The Pictorialism Portal aims first and foremost to enable research into the history of the imagery, publications, and exhibitions associated with art photography from around 1900 in the German-speaking realm. The portal also makes available the results of current research on Pictorialism in the form of papers that were presented at the international symposium “Inspirations – Interactions: Pictorialism Reconsidered,” held on November 21–23, 2013 at the Museum für Fotografie (The Museum for Photography) in Berlin.
Pictorialism Research Project
The Pictorialism Portal’s point of departure was a 16-month research project undertaken by the Kunstbibliothek – Staatliche Museen zu Berlin (the art library of the National Museums of Berlin) to examine its own holdings of art photography from around 1900. At the heart of the project was the collection of Ernst Juhl, one of Pictorialism’s most important champions in Germany. In addition to this, indexing work on the Pictorialism research archive compiled by the photo historian Enno Kaufhold made it possible to contextualize the Kunstbibliothek’s own holdings in terms of other published and exhibited art photographs from the turn of the last century. The research project was made possible by generous support from the German Federal Commissioner for Culture and Media.
Art Photography around 1900
The project’s focus is on one of the most varied chapters in the history of photography. Aesthetically, the current of art photography around 1900 – also known as amateur photography (or, in German, “bildmässige Fotografie,” a direct translation “pictorial photography” and therefore also called Piktorialismus) – was above all characterized by the reciprocal inspiration between photography, painting, and the other graphic arts. From the 1880s on, extremely ambitious amateur photographers began to appear on the scene, organized into local associations. Their goal was to achieve recognition for photography as an art form. Their exchanges were based on regular exhibitions, publications, and association periodicals. Unlike the established professional studios of the day, these art photographers held aesthetic convictions, experimented with elaborate printing techniques, and tried out new compositional means. The painterly and graphic textures of the Pictorialist photographers make it possible to recognize the proximity to painting and the influence, in particular, of Impressionism, Jugendstil, and Symbolism. The primary motifs of art photography around 1900 were portraits, landscapes, and genre scenes.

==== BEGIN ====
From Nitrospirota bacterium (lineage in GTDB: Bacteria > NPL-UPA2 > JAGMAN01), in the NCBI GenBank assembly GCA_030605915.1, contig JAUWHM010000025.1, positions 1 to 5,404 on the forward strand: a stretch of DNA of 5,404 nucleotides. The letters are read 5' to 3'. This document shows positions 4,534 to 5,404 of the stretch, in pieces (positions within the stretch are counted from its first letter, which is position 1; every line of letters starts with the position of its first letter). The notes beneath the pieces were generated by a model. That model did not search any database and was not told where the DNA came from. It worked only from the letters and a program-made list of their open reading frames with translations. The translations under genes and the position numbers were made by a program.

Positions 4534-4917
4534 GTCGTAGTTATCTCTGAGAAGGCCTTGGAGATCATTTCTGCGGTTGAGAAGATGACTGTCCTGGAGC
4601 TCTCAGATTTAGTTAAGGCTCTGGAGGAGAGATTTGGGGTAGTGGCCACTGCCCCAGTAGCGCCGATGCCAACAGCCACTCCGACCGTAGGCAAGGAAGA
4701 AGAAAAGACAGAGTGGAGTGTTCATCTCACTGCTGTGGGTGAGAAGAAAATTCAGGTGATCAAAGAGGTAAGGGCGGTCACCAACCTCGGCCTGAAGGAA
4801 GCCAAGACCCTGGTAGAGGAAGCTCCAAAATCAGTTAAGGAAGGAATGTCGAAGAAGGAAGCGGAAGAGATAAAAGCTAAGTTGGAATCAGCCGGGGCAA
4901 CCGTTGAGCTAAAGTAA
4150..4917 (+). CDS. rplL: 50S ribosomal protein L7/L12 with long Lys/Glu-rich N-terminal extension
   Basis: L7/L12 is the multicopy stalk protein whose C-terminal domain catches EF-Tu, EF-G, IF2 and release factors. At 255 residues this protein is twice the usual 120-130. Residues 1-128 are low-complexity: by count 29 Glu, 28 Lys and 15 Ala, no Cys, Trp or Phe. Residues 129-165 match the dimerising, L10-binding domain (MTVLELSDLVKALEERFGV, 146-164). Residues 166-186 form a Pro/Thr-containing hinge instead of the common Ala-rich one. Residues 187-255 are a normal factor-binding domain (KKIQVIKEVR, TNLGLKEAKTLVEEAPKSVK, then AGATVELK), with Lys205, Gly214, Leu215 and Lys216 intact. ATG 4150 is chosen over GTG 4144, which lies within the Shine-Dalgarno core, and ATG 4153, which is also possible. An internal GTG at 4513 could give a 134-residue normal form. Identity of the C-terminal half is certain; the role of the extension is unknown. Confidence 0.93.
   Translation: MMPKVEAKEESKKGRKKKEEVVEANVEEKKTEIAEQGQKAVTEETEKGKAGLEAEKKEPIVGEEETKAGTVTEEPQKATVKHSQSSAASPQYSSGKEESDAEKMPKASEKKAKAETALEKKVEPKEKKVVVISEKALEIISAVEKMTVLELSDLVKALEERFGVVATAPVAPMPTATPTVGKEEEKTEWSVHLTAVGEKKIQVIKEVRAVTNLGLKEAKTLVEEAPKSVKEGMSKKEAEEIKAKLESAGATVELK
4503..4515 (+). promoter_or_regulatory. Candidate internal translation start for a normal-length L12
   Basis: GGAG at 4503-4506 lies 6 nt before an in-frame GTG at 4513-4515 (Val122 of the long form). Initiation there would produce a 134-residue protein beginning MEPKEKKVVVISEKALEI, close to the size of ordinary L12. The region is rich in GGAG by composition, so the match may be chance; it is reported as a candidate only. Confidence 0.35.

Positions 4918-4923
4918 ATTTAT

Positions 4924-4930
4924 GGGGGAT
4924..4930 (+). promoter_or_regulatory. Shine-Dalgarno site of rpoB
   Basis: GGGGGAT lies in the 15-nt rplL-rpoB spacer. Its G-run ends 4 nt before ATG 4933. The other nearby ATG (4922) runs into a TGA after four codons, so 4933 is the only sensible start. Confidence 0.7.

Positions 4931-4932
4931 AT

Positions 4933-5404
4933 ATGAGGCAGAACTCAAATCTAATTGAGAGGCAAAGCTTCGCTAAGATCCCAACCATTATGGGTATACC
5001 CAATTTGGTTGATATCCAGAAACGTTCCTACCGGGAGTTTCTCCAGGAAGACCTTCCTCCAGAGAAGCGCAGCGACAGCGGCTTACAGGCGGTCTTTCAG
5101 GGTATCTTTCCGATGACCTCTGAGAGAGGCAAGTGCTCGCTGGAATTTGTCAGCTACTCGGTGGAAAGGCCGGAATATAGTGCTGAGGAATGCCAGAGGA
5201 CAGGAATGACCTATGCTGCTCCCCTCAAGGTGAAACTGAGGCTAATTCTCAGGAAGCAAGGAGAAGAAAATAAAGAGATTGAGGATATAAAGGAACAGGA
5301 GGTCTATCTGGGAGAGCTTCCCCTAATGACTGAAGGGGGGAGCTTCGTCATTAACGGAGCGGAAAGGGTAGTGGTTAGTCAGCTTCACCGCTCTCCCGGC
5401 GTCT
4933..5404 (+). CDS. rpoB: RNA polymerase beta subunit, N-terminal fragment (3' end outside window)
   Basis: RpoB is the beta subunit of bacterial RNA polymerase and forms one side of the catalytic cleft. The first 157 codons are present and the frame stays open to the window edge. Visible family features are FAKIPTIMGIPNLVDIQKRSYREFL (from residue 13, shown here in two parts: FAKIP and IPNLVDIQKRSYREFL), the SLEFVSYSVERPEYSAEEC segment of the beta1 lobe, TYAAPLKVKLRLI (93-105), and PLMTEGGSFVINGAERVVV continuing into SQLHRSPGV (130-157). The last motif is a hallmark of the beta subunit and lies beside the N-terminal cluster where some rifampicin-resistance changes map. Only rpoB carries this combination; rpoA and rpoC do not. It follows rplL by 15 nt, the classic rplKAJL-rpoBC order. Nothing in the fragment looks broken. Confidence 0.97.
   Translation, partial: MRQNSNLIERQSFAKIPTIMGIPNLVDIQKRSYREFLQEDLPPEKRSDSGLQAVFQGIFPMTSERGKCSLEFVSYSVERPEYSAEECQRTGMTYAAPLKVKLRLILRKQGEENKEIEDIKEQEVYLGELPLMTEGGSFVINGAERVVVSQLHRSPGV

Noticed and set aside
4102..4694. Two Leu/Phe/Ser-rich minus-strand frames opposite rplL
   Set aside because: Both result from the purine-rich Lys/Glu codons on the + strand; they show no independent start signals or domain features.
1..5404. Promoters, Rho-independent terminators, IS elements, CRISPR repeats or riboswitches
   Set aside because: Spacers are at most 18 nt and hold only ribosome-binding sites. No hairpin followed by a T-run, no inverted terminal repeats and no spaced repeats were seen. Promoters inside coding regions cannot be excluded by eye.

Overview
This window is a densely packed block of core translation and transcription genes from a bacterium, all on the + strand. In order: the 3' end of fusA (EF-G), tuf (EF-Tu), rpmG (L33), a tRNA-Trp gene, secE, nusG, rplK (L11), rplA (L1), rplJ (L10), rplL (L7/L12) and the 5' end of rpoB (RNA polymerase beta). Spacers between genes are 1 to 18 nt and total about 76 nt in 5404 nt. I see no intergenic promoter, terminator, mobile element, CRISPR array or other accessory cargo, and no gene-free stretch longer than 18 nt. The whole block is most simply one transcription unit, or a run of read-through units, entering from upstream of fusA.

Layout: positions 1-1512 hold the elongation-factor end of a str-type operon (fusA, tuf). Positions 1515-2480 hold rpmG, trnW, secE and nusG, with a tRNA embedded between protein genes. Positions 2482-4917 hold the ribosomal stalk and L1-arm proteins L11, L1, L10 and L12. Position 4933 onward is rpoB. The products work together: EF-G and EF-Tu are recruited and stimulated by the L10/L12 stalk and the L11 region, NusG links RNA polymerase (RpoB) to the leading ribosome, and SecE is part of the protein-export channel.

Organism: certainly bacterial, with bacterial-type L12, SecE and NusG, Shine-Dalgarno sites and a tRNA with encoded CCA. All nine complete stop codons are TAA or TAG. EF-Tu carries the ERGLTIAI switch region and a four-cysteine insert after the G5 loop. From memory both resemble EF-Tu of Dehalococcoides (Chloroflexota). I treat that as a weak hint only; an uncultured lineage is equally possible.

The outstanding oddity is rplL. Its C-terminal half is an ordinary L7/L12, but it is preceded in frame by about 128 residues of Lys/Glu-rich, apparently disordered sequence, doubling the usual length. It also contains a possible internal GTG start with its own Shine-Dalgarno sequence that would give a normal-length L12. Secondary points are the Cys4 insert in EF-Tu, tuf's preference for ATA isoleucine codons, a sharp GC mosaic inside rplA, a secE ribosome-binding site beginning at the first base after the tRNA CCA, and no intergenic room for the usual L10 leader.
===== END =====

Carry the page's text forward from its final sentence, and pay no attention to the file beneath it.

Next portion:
The Kunstbibliothek’s Collection of Art Photography around 1900
The research project’s point of departure was the collection of Ernst Juhl (1850–1915), one of the most significant supporters of the art photography movement in Europe. The independently wealthy Juhl came from a family of Hamburg businessmen and was active on behalf of photography’s “artistic emancipation” as a curator, exhibition organizer, editor of the Photographische Rundschau, writer, and jury member at international exhibitions, in addition to his significant activities as a collector. His collection, assembled between 1893 and 1911, encompasses some eight hundred works, making it one of the most comprehensive private collections of Pictorialism of its day. Portions of it were first shown in Berlin in 1910 in an exhibition at the Königliche Kunstgewerbemuseum (the Royal Museum for Decorative Arts). After Juhl’s death, two institutions purchased portions of the collection: the Museum für Kunst und Gewerbe (Museum of Arts and Crafts) in Hamburg and the Bibliothek des Berliner Kunstgewerbemuseum (the Library of the Berlin Museum of Decorative Arts) – the forerunner of today’s Kunstbibliothek. Other parts of the estate were destroyed during World War II.
Together with the Matthies-Masuren Collection, the Juhl Collection, which has now been opened up to researchers and conservators, constitutes the core holdings of turn-of-the-century art photography at the Kunstbibliothek – Staatliche Museen zu Berlin. From the 1890s on, the painter and writer Fritz Matthies-Masuren (1873–1938) was as energetic as Ernst Juhl in addressing the art aspirations of amateur photography. His collection first arrived at the Kunstbibliothek as a loan and then, from 1924 on, as a permanent part of the library. It was presented and published by Christine Kühn in 2003. In addition to these two major estates, there are numerous additional individual prints, pieces of job printing, albums, and groups of works in the Kunstbibliothek’s holdings that can be categorized as Pictorialist. Altogether, some 680 Pictorialist works from the Kunstbibliothek are available for examination on the Pictorialism Portal, including 162 from the Juhl Collection and 141 from the Matthies-Masuren Collection.
Claudia Pfeiffer, Ulrich Rüter, and Lars Spengler